Dimensions of Materialism and Credit Card Usage: An Application and Extension of the Theory of Planned Behavior in Bangladesh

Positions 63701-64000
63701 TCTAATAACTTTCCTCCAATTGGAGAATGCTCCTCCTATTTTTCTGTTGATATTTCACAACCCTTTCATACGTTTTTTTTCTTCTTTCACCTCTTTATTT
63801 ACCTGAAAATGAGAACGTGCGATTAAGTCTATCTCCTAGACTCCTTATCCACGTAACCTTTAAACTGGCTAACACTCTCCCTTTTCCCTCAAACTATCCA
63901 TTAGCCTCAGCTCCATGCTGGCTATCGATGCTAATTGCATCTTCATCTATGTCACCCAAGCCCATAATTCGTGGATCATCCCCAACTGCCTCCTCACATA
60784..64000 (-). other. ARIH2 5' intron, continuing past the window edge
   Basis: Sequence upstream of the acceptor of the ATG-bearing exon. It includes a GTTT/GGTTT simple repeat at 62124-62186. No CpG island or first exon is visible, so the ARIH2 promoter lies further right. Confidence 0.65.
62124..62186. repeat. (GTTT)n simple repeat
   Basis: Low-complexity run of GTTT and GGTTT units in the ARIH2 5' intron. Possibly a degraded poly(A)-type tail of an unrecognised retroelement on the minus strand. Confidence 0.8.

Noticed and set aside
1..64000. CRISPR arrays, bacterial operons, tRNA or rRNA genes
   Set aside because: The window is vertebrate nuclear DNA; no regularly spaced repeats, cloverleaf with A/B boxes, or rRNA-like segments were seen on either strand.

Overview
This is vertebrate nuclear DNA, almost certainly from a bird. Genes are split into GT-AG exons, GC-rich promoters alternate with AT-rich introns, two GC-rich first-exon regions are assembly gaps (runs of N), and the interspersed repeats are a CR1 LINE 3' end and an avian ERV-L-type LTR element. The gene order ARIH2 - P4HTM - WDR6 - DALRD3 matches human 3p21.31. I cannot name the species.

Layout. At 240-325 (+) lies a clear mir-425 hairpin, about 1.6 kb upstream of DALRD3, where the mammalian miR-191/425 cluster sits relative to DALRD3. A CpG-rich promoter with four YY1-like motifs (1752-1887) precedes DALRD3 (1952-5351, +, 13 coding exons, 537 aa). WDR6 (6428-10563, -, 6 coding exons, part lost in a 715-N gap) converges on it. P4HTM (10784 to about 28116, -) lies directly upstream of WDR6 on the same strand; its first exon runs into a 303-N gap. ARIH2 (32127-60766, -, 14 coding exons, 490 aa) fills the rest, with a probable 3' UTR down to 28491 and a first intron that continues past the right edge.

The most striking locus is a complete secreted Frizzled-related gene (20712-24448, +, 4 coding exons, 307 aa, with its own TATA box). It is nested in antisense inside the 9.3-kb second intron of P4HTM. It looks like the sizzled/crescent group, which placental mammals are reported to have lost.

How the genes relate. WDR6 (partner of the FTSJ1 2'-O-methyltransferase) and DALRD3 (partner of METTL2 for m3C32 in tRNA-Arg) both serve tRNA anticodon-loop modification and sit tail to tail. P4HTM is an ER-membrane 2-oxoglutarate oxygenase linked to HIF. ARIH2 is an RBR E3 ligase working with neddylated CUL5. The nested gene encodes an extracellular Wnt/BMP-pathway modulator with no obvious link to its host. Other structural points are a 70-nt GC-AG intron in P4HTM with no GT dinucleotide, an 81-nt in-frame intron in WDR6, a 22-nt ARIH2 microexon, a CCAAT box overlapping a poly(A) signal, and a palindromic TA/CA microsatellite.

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This empirical test of an extended model of the theory of planned behavior (TPB) applies three dimensions of materialism (success, centrality, and happiness) to predict consumers’ attitudes and behavioral intentions toward credit card use in a developing, non-Western country. The data, from 373 Bangladeshi credit card users, confirm the applicability of the TPB for explaining the credit card attitudes and intentions among this consumer sample. Success is the most important materialism dimension, with significant positive relationships with attitudes and social norms. Happiness exhibits an unexpectedly positive and significant association with perceived behavioral control (PBC). Both attitude and PBC mediate the relationships of success and centrality with intentions, whereas social norms do not. In a double mediation effect of subjective norms, this relationship arises through attitude and PBC. These findings accordingly provide a more comprehensive view of materialism and the applicability of the TPB in a developing, non-Western country.



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